Figure 3
 
Total sphingolipid and ceramides and diversity of glucosylsphingosine lipid species between control and glaucomatous human ON. (A) The mean peak intensities of total ceramides of control and glaucoma indicated. The following species were included in total ceramide analysis: ceramides, ceramide phosphate, CerG1, CerG2, CerG3, CerG2GNAc1, CerG3GNAc1, and CerG3GNAc2. (B) Total sphingomyelins and (C) total sphingoid base and sphingosine-1-phosphate combined between control and glaucomatous ON. The differences were found to be statistically insignificant. (D) Total glucosylsphingosine species between control and glaucomatous ON (*P = 0.01). Mean ± standard deviation are shown. (E) Glucosylsphingosine peak intensity by age between control and glaucoma. (F) Heat map of 12 distinct species of glucosylsphingosine on a 4 to −4 scale as indicated. Data have been organized by group (control, glaucoma) and sex. Analysis parameters utilized the Ward clustering algorithm, Euclidean distance measure, and autoscaling based upon samples (performed using MetaboAnlayst 4.0).
Figure 3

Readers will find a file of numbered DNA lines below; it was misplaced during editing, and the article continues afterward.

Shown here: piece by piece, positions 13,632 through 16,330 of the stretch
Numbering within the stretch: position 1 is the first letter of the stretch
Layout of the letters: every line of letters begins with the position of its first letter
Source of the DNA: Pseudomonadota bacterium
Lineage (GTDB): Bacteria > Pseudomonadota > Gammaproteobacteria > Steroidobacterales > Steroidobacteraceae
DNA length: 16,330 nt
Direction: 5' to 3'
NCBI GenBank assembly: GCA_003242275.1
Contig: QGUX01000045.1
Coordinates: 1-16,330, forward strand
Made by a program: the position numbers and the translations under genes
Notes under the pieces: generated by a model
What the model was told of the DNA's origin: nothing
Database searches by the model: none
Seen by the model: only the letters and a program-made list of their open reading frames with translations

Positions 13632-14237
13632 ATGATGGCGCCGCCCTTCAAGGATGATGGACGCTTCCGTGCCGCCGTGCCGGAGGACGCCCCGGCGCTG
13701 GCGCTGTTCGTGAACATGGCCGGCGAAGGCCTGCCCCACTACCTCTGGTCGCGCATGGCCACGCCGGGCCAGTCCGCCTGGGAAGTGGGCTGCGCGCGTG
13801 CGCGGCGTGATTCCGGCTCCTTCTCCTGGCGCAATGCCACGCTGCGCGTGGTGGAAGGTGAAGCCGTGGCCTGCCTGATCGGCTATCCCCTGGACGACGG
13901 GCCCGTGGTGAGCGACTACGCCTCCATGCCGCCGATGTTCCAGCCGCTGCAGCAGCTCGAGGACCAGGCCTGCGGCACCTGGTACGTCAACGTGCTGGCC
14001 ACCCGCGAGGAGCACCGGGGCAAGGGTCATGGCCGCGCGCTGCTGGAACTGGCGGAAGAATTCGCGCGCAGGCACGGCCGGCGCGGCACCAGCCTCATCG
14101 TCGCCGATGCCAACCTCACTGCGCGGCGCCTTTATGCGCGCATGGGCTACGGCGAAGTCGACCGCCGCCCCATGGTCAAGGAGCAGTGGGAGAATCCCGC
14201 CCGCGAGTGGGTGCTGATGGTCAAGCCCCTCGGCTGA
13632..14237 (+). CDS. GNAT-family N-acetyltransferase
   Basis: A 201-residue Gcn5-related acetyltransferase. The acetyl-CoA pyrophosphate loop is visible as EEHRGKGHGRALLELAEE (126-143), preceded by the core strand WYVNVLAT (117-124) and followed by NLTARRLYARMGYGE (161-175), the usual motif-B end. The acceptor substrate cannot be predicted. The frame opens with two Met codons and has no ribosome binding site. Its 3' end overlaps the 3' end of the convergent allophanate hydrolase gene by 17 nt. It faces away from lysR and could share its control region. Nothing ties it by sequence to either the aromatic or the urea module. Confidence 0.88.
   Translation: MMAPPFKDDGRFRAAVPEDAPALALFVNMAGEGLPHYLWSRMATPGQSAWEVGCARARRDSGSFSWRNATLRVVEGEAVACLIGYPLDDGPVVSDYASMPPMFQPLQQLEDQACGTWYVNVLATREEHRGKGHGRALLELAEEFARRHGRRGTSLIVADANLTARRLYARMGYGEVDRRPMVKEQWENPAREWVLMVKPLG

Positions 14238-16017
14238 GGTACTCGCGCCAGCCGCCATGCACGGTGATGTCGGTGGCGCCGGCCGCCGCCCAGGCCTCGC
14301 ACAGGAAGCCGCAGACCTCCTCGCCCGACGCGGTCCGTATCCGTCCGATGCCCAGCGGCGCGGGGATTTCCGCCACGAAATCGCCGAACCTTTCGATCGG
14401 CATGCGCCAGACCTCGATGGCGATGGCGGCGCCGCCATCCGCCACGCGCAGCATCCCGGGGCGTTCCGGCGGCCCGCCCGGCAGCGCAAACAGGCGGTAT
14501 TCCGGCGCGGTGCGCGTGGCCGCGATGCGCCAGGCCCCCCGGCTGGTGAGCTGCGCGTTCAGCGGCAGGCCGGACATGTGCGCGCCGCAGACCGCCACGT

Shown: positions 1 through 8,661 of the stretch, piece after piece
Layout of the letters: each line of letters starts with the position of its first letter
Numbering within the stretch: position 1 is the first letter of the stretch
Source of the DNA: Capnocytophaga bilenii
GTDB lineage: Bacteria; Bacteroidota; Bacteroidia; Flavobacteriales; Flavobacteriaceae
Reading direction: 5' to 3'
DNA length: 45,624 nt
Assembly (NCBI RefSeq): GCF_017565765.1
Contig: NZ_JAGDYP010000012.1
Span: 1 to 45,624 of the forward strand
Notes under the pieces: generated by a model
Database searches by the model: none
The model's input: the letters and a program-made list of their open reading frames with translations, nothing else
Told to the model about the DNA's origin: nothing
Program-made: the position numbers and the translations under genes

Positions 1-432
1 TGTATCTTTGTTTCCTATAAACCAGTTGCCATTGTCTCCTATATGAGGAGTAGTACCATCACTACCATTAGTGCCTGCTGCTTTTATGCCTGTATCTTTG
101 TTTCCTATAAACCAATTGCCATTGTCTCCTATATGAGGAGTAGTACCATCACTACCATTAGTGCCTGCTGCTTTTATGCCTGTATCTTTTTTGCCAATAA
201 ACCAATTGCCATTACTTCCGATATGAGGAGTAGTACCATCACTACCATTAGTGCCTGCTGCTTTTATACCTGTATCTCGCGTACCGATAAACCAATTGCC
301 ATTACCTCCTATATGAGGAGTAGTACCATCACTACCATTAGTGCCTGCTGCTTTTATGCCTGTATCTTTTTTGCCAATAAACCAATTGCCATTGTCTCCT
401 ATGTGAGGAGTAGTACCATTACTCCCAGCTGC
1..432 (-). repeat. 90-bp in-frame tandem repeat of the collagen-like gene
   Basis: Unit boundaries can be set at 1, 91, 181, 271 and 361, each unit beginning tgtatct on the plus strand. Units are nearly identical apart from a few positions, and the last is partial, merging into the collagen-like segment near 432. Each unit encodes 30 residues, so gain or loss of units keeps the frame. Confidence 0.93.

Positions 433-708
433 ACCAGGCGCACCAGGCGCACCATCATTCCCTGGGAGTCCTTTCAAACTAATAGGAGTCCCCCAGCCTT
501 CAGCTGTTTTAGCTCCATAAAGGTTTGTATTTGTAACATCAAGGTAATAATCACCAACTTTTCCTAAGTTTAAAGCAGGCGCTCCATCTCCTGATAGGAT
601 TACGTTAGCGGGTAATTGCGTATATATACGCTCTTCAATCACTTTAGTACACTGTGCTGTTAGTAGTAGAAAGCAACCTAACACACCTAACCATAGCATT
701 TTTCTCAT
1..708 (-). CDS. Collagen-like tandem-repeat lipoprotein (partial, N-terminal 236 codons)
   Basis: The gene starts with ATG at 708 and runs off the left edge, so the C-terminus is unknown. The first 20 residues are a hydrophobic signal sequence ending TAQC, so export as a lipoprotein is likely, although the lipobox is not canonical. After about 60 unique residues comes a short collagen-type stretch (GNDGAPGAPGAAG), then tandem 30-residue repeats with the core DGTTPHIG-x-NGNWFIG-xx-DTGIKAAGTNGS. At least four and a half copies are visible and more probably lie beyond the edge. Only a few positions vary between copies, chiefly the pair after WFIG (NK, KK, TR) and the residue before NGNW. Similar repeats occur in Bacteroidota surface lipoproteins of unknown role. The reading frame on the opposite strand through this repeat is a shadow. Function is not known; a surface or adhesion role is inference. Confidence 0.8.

Total sphingolipid and ceramides and diversity of glucosylsphingosine lipid species between control and glaucomatous human ON. (A) The mean peak intensities of total ceramides of control and glaucoma indicated. The following species were included in total ceramide analysis: ceramides, ceramide phosphate, CerG1, CerG2, CerG3, CerG2GNAc1, CerG3GNAc1, and CerG3GNAc2. (B) Total sphingomyelins and (C) total sphingoid base and sphingosine-1-phosphate combined between control and glaucomatous ON. The differences were found to be statistically insignificant. (D) Total glucosylsphingosine species between control and glaucomatous ON (*P = 0.01). Mean ± standard deviation are shown. (E) Glucosylsphingosine peak intensity by age between control and glaucoma. (F) Heat map of 12 distinct species of glucosylsphingosine on a 4 to −4 scale as indicated. Data have been organized by group (control, glaucoma) and sex. Analysis parameters utilized the Ward clustering algorithm, Euclidean distance measure, and autoscaling based upon samples (performed using MetaboAnlayst 4.0).